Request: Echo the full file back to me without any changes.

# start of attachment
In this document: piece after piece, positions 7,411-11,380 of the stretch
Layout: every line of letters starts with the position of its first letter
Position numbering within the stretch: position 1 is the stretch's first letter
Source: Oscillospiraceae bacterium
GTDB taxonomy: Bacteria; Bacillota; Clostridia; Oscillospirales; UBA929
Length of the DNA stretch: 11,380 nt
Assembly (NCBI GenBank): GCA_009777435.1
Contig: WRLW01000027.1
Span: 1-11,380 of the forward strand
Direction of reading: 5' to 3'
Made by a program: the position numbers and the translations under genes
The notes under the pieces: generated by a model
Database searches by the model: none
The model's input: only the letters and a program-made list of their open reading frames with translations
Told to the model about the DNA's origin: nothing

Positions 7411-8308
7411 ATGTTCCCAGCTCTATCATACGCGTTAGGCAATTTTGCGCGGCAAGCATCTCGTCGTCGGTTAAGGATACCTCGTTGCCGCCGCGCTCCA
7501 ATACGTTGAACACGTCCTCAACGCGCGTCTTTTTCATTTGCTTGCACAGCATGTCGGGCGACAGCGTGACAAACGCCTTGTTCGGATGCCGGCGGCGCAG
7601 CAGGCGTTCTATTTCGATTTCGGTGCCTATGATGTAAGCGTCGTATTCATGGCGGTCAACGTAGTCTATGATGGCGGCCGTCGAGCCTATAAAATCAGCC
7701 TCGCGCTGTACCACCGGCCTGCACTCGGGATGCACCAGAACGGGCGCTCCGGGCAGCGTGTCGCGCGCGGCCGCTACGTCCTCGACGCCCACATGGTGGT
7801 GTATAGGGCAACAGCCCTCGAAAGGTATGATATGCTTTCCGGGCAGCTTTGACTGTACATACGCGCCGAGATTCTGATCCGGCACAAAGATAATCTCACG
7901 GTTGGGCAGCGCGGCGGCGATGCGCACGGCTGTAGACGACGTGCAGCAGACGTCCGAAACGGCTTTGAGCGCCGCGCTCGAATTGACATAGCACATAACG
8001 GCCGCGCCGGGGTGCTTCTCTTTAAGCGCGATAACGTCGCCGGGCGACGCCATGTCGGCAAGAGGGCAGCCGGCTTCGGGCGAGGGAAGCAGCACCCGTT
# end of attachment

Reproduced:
In this document: piece after piece, positions 7,411-11,380 of the stretch
Layout: every line of letters starts with the position of its first letter
Position numbering within the stretch: position 1 is the stretch's first letter
Source: Oscillospiraceae bacterium
GTDB taxonomy: Bacteria; Bacillota; Clostridia; Oscillospirales; UBA929
Length of the DNA stretch: 11,380 nt
Assembly (NCBI GenBank): GCA_009777435.1
Contig: WRLW01000027.1
Span: 1-11,380 of the forward strand
Direction of reading: 5' to 3'
Made by a program: the position numbers and the translations under genes
The notes under the pieces: generated by a model
Database searches by the model: none
The model's input: only the letters and a program-made list of their open reading frames with translations
Told to the model about the DNA's origin: nothing

Positions 7411-8308
7411 ATGTTCCCAGCTCTATCATACGCGTTAGGCAATTTTGCGCGGCAAGCATCTCGTCGTCGGTTAAGGATACCTCGTTGCCGCCGCGCTCCA
7501 ATACGTTGAACACGTCCTCAACGCGCGTCTTTTTCATTTGCTTGCACAGCATGTCGGGCGACAGCGTGACAAACGCCTTGTTCGGATGCCGGCGGCGCAG
7601 CAGGCGTTCTATTTCGATTTCGGTGCCTATGATGTAAGCGTCGTATTCATGGCGGTCAACGTAGTCTATGATGGCGGCCGTCGAGCCTATAAAATCAGCC
7701 TCGCGCTGTACCACCGGCCTGCACTCGGGATGCACCAGAACGGGCGCTCCGGGCAGCGTGTCGCGCGCGGCCGCTACGTCCTCGACGCCCACATGGTGGT
7801 GTATAGGGCAACAGCCCTCGAAAGGTATGATATGCTTTCCGGGCAGCTTTGACTGTACATACGCGCCGAGATTCTGATCCGGCACAAAGATAATCTCACG
7901 GTTGGGCAGCGCGGCGGCGATGCGCACGGCTGTAGACGACGTGCAGCAGACGTCCGAAACGGCTTTGAGCGCCGCGCTCGAATTGACATAGCACATAACG
8001 GCCGCGCCGGGGTGCTTCTCTTTAAGCGCGATAACGTCGCCGGGCGACGCCATGTCGGCAAGAGGGCAGCCGGCTTCGGGCGAGGGAAGCAGCACCCGTT